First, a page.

We’ve been saying for several weeks now that former Reds and Tigers catcher Tucker Barnhart was someone the Cubs liked, and now it appears that is coming to fruition. After several days of back-and-forth, Sahadev Sharma tweeted Thursday that the two sides are “closing in on a deal” to set Barnhart up in a timeshare of sorts with Yan Gomes. Mark Feinsand confirmed that a deal has been reached.
Tucker Barnhart has agreed to a deal with the Cubs, per source. @sahadevsharma first reported they were close.
— Mark Feinsand (@Feinsand) December 22, 2022
The deal is for $6.5 million, divided equally between a guaranteed 2023 salary and a player option for ’24. There are also various incentives that can add up to $3 million more. That option for a second year is big because it ensures Barnhart will reach 10 years of service time and be fully vested in the league’s retirement program. Even for players making huge sums, hitting that 10-year mark is a big deal. Barnhart won’t complete his physical until after the holidays, which provides the team a few more days to decide what to do with the roster.
The Cubs have opted for a defense-first approach behind the plate since deciding to let Willson Contreras leave in free agency, and Barnhart brings two Gold Gloves to Chicago. Though his publicly-available defensive metrics don’t look great depending on what you look at, there can be a little noise in the numbers. With a catching-heavy coaching staff and access to a lot more data than what you and I can see, the Cubs obviously felt good about what Barnhart brings to the team.
That may even include a little more confidence in his offense than what the stats say, particularly now that he’s out of Detroit. Almost every Tigers hitter experienced issues last season stemming from an organizational hitting philosophy that reduced vertical bat angle, and Barnhart, who bought in as a new member of the team, posted a career-worst 63 wRC+ on the year.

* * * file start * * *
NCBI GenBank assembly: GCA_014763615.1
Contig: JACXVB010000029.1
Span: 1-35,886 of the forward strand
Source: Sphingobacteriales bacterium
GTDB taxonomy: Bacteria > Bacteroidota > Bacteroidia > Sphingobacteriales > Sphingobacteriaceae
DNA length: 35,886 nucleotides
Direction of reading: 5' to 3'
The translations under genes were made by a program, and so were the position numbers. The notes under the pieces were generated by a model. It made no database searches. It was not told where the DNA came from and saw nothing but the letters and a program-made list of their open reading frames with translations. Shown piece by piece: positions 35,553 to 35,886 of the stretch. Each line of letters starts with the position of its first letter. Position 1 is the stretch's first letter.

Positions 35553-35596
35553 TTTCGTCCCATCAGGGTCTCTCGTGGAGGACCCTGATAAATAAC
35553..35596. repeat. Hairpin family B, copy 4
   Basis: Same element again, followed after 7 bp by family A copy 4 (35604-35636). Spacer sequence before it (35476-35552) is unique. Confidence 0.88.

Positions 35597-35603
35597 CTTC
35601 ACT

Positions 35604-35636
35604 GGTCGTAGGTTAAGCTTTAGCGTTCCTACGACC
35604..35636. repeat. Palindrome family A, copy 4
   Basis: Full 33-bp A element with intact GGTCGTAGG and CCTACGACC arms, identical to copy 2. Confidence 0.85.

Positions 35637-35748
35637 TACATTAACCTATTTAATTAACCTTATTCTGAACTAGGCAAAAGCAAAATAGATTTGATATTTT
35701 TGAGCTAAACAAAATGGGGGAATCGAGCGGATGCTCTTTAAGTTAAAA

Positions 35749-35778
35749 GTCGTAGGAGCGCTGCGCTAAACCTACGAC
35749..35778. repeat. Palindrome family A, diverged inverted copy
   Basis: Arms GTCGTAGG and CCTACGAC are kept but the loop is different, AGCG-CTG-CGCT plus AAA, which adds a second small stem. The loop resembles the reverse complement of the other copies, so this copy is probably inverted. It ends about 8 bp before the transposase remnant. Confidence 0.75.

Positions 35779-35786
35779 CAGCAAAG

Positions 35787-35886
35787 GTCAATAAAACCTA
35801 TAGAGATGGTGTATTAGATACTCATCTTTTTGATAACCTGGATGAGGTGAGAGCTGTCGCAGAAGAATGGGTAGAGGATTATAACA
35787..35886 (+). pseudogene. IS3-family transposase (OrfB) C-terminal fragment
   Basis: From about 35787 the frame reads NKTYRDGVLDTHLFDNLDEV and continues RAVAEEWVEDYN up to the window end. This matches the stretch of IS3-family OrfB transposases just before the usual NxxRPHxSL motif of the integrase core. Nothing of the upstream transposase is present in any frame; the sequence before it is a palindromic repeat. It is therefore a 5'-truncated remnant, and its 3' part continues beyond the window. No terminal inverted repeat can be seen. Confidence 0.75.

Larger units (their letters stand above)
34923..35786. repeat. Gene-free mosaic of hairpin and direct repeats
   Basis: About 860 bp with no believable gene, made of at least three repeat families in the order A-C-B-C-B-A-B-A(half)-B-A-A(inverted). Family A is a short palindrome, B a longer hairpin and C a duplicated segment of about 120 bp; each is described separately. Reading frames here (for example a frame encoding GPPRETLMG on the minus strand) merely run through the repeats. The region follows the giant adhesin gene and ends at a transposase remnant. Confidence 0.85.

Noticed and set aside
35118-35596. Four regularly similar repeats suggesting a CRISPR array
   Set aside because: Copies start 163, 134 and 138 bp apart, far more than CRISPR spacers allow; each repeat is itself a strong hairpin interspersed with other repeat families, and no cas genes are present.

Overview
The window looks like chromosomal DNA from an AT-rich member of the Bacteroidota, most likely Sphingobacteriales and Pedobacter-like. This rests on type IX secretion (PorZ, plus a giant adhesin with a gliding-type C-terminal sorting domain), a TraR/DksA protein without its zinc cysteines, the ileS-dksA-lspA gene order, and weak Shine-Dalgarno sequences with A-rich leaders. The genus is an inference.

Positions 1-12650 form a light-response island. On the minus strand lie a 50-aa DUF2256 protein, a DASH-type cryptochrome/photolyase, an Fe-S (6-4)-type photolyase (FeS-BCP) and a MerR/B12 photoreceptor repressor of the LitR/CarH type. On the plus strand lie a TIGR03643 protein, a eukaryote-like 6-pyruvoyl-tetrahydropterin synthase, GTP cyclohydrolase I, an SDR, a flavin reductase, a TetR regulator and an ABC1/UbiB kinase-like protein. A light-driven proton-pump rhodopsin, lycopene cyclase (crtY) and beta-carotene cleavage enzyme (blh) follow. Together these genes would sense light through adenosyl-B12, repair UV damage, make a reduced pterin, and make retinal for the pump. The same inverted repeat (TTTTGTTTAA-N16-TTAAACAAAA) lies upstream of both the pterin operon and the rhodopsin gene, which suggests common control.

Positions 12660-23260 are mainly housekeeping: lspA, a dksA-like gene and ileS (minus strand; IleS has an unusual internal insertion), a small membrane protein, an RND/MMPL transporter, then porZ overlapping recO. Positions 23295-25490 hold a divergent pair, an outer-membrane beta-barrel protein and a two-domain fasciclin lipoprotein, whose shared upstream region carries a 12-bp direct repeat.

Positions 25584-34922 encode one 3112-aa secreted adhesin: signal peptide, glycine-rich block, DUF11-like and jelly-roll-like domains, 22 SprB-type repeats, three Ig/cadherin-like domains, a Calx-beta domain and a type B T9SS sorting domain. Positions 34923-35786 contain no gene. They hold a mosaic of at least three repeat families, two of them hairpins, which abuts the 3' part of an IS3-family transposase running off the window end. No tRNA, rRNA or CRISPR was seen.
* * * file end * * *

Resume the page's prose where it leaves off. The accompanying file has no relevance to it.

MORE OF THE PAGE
Viewed as a dark-horse contender in the NL Central to open the season, the Tigers fell apart early and never recovered. That led to speculation that Barnhart and others would be traded, but, just like the Cubs and Contreras, a deal never materialized. Left with nothing to play for but pride and his next deal, Barnhart abandoned Detroit’s hitting philosophy and went back to what he felt worked for him.
After posting an abysmal 44 wRC+ through 201 plate appearances leading up to the trade deadline, the switch-hitting backstop put up a 99 wRC+ over his final 107 PAs. While it’s possible his future production trends back closer to his career mark of 80, playing in a more hitter-friendly park with a team he wanted to join may help boost things closer to league average.
The Cubs are going to be over the 40-man roster limit once this deal is made official, so they’ve got to do a little work to clear space. That could mean trying to sneak Zach McKinstry or Miles Mastrobuoni through waivers, with the former being more likely because he doesn’t have options remaining. Michael Rucker is a DFA candidate as well.
Ed. note: I’ve mentioned this here a few times before, but this deal is really cool for personal reasons. Barnhart’s dad, Kevin, is a baseball coach and instructor here at a local facility and my son has been working with him since we moved to Brownsburg, IN in 2017. I wanted Ryne to work with someone who had experience with switch-hitters and we’ve really enjoyed the last few years, so seeing this come around to the point of having Tucker playing for the Cubs is pretty wild.